The FIFA World Cup has come to an end and with its conclusion comes the opportunity to reflect on one of the more interesting ways that companies were able to capitalize on the month long tournament’s hype and appeal. A couple of interesting articles/posts in Forbes and on the NBC News website discuss the ways that different organizations leveraged the FIFA World Cup to score marketing wins and the fact that a number of those winners employed ambush marketing. Ambush marketing is nothing new, but in the age of social media it has become an increasingly effective and measurable way of competing in the global marketplace. For instance, think of the advantages of being able to create and then track hashtags, or create YouTube videos and then track their views. These are just a few options in the marketer’s toolkit that are made possible through highly popular social media sites. Another advantage of this approach can be seen in the cost savings achieved by companies that don’t have to pay exorbitant sponsorship fees to be associated with the event as official sponsors.
Companies such as Adidas and Coca-Cola went the traditional route in this past tournament and paid FIFA an estimated $100 million to take advantage of sponsorship benefits as being able to embed the Word Cup emblem in elements of their creative collateral. On the other end, brands such as Pepsi, Nike and Beats by Dre went the ambush marketing route and put together efforts in the weeks leading up to and then during the World Cup that featured many well-known stars of football with themes that from a legal standpoint were associated with the game of football in a general sense as opposed to the World Cup. From the perspective of the viewers of these advertisements (which aired during and before the World Cup) it wouldn’t be surprising if the difference between the two was not apparent.
While there are clear advantages to sponsorship for instance, AB InBev (an official sponsor of the World Cup) had prominent signage in the arenas. During matches they took advantage of their signage and recognition of the shifting demographics in the stands by having the signage change to match the brands that aligned with those demographics. For example, Brahma the organization’s national Brazilian beer brand was on display during matches in which Brazil was playing. On the other hand the brand Beats by Dre chose to invest heavily in a five minute clip titled “The Game before the Game” that focuses on the routines which football players, announcers and fans undertake before the beginning of a match. The clip featured a number of big name athletes and celebrities such as Brazil star Neymar and ESPN Sportscaster Stuart Scott and in many cases highlighted how the Beats by Dre headphones factored in these different individuals’ preparations. On YouTube the video (as of the writing of this post) had over 23 million views. While the following is speculation perhaps for a brand such as Beats by Dre, the rationale was that with a finite budget their money was better spent focused on celebrities, production quality and longer form storytelling.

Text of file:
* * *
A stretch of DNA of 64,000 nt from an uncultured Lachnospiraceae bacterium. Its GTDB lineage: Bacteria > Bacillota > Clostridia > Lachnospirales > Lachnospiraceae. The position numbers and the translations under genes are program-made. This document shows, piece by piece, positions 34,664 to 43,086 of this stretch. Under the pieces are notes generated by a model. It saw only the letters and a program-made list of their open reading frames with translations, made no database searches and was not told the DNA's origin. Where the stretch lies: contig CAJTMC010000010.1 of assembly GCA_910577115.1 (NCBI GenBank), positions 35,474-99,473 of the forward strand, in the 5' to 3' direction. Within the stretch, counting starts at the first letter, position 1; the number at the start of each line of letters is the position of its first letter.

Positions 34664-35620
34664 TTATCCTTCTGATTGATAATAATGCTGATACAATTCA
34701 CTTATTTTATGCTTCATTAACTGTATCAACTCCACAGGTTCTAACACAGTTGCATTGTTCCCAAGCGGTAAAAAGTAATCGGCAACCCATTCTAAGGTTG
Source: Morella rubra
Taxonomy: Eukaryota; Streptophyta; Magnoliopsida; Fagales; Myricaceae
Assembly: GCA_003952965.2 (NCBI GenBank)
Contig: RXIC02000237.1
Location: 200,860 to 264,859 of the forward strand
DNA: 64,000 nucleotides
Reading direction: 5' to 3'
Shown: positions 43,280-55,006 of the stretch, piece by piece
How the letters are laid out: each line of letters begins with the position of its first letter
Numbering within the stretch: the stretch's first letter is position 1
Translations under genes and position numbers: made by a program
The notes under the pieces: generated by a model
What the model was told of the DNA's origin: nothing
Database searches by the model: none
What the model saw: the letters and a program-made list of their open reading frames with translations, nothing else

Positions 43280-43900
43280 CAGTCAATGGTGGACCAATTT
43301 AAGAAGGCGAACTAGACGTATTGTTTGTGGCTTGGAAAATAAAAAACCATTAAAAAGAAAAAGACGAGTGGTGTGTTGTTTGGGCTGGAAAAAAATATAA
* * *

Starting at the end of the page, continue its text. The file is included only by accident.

Below is the commercial produced by Adidas, one of the official sponsors of the World Cup, that is a part of the “All in or Nothing” campaign (associated with the hashtag #allinornothing) that (as of the writing of this post) has garnered over 38 million views on YouTube and numerous views on television as well.
From a marketing management perspective there are some interesting questions and implications to think about within this context. Some of these include:
• Does ambush marketing dilute the value of being an official sponsor for a major sporting event? How would you make the argument that it does and what data would you use?
• If you were engaging in ambush marketing around a major sporting event what metrics would you be most interested in using to determine the effectiveness of your efforts, especially relative to a competitor who was an official sponsor for the event?